There is one thing teachers can do to help students face testing with confidence, though: remind them to focus on the thinking. A key element of testing success is being able to parse a question to 1) understand the kind of thinking the question is asking the student to do, and 2) quickly activate the right cognitive processes and organize thinking to respond appropriately.
This is where students already proficient with Thinking Maps have a leg up when it comes to testing time. Every assessment prompt—whether it is a math problem, a response-to-text writing prompt, or a multiple-choice science question—can be mapped to one or more specific cognitive processes, such as compare-and-contrast, classifying, sequencing, or cause-and-effect. Consider these assessment tasks:
- From the NC 8th Grade Science Test: From the provided text, identify the types of energy production and their effects.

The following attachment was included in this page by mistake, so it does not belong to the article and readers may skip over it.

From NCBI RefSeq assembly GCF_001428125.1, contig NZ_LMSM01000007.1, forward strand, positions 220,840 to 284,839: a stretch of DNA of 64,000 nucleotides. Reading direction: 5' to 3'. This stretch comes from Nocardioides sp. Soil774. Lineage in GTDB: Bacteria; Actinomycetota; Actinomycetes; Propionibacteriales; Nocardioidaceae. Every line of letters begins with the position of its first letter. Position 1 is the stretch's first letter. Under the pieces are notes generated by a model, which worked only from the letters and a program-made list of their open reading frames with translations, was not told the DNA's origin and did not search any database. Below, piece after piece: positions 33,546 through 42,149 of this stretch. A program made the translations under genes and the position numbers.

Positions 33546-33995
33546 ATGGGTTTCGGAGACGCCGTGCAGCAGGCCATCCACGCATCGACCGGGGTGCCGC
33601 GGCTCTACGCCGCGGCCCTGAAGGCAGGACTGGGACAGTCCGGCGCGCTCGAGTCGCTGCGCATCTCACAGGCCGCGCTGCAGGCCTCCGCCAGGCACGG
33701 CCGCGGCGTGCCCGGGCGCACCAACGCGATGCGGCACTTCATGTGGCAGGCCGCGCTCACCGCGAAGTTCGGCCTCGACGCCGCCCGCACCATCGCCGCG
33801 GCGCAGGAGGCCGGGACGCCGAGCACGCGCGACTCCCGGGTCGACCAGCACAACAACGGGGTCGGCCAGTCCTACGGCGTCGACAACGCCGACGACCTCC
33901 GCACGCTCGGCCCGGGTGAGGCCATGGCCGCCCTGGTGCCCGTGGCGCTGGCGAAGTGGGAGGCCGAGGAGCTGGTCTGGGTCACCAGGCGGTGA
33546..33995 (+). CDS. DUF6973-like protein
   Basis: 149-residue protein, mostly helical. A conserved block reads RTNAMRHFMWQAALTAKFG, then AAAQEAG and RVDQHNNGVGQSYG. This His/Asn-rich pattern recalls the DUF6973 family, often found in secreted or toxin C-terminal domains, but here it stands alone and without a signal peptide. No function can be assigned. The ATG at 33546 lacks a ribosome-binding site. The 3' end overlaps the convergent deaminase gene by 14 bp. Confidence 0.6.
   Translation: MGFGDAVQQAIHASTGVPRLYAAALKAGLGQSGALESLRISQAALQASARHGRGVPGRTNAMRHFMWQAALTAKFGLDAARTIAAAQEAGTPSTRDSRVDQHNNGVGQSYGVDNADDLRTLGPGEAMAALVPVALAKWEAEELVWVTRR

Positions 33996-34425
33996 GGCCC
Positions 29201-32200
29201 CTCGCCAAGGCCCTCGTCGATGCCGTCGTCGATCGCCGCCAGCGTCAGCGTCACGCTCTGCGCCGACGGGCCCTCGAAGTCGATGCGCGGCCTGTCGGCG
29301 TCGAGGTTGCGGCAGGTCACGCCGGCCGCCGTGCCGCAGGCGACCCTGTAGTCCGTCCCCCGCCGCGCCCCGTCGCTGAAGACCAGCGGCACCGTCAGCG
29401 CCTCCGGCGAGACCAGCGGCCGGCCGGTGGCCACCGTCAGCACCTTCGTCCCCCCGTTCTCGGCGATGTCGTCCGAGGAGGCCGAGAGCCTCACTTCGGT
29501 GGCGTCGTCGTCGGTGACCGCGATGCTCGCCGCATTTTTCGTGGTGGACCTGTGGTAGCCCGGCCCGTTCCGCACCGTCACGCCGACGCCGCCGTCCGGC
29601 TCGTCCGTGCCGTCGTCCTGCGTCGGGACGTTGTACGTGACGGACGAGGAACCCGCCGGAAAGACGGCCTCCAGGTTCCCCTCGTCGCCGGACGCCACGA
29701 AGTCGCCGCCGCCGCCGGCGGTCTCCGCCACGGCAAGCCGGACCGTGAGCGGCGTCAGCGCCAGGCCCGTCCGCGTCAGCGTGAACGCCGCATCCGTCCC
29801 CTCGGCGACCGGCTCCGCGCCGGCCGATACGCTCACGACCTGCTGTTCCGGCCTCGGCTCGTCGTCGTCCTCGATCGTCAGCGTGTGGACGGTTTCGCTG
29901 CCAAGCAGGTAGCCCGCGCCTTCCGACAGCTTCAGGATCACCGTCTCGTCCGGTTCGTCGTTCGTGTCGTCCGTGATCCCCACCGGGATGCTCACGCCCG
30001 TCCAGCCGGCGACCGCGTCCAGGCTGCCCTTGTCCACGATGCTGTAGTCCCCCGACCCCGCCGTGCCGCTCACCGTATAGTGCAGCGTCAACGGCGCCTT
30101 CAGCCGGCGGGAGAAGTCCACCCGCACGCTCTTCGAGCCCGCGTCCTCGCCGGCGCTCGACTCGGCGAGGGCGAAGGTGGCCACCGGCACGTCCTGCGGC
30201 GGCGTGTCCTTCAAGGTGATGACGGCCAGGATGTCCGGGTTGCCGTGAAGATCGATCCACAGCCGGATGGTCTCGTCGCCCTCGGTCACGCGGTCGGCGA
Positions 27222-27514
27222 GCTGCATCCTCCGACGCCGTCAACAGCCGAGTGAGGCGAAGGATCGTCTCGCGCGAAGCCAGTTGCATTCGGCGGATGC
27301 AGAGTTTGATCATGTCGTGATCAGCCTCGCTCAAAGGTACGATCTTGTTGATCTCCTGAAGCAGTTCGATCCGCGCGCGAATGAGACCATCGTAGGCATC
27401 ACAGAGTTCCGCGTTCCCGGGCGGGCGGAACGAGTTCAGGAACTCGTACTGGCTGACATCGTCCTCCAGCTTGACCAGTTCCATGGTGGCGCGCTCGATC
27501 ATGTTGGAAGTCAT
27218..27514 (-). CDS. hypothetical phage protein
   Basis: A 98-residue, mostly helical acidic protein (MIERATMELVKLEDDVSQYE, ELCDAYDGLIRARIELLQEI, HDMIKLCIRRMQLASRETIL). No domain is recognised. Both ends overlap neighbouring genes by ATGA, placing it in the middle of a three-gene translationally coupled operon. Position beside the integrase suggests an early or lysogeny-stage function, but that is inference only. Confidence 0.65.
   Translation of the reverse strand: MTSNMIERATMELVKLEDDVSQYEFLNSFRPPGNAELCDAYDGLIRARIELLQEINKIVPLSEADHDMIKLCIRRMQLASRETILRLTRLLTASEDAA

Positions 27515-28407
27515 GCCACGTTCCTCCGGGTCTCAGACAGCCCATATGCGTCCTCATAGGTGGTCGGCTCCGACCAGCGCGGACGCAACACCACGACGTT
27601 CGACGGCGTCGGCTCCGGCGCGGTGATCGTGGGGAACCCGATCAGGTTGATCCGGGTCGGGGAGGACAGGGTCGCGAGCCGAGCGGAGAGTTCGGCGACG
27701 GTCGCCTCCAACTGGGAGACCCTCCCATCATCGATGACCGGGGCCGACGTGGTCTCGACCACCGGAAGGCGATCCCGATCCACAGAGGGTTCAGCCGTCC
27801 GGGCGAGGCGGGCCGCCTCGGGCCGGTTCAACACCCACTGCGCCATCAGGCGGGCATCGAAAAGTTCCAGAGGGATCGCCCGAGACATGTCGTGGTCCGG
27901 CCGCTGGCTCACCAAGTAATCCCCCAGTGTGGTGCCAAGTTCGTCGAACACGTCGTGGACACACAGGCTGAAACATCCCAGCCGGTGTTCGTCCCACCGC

- From the TX STARR Assessment for 5th Grade Reading: After reading a piece of fiction, pick the best summary.
- From the NC 7th Grade Math Test: Identify equivalent algebraic expressions.
Students who use Thinking Maps consistently develop the habits of mind that help them understand how to tackle these and other assessment tasks. They know the academic language that they need to watch for and how to activate the right cognitive processes to respond to the prompt. They also know how to analyze and pull information out of provided text and use textual evidence to make inferences.
When these cognitive skills are automatic, it reduces the cognitive load of testing. Instead of getting stuck wondering what they are supposed to do or how to approach a question, they can get down to the work of recalling and applying prior knowledge and deciding how to answer. When students have a mental Map for thinking, it reduces the stress of testing and lets them display their true abilities.
Thinking Maps Learning Community (TMLC) subscribers can find more information on Thinking Maps and testing strategies in this month’s Navigator: Testing During a Pandemic. Not a TMLC subscriber? Contact your Thinking Maps representative to get started.